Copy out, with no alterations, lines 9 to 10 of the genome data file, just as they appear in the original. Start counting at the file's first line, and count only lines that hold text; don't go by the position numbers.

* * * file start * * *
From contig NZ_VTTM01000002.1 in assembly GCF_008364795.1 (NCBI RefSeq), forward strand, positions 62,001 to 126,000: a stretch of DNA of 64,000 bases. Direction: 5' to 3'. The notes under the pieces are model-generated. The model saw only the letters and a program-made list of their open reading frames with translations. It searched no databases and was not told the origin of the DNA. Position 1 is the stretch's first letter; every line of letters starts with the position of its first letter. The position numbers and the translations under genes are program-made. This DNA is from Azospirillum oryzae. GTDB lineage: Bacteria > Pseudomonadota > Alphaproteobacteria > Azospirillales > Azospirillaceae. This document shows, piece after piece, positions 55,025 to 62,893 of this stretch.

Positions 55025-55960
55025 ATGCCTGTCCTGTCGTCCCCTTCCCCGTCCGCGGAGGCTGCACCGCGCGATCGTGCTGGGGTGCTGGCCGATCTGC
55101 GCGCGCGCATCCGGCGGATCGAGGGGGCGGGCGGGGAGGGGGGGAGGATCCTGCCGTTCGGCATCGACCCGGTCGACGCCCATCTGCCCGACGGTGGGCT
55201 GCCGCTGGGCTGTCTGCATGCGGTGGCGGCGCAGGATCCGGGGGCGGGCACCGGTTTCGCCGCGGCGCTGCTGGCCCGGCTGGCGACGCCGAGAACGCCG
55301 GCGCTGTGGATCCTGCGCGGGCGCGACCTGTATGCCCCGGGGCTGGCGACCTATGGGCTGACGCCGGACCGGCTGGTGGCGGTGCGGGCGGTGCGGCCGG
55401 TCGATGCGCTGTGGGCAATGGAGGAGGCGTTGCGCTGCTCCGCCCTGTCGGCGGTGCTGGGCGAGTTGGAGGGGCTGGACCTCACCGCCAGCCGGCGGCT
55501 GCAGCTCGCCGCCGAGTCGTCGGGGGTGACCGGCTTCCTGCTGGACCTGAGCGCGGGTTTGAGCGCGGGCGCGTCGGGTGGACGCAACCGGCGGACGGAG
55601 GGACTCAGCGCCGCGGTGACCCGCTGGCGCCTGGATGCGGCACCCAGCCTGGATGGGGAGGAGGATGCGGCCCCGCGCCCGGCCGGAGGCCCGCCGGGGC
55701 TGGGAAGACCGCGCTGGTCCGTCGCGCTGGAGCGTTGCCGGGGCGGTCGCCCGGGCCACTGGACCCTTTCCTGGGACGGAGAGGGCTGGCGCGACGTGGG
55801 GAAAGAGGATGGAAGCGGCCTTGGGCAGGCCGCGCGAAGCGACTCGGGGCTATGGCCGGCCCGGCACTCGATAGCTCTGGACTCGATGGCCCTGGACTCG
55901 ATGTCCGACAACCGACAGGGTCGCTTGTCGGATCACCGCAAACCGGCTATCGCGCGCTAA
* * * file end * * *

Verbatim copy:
55601 GGACTCAGCGCCGCGGTGACCCGCTGGCGCCTGGATGCGGCACCCAGCCTGGATGGGGAGGAGGATGCGGCCCCGCGCCCGGCCGGAGGCCCGCCGGGGC
55701 TGGGAAGACCGCGCTGGTCCGTCGCGCTGGAGCGTTGCCGGGGCGGTCGCCCGGGCCACTGGACCCTTTCCTGGGACGGAGAGGGCTGGCGCGACGTGGG